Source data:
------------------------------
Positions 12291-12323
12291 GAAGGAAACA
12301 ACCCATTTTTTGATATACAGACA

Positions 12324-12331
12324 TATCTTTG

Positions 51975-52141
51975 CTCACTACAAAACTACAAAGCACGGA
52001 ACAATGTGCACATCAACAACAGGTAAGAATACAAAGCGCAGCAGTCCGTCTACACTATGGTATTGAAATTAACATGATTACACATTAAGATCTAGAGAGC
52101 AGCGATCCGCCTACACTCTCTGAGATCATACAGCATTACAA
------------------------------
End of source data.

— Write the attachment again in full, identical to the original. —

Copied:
Positions 12291-12323
12291 GAAGGAAACA
12301 ACCCATTTTTTGATATACAGACA

Positions 12324-12331
12324 TATCTTTG

Positions 51975-52141
51975 CTCACTACAAAACTACAAAGCACGGA
52001 ACAATGTGCACATCAACAACAGGTAAGAATACAAAGCGCAGCAGTCCGTCTACACTATGGTATTGAAATTAACATGATTACACATTAAGATCTAGAGAGC
52101 AGCGATCCGCCTACACTCTCTGAGATCATACAGCATTACAA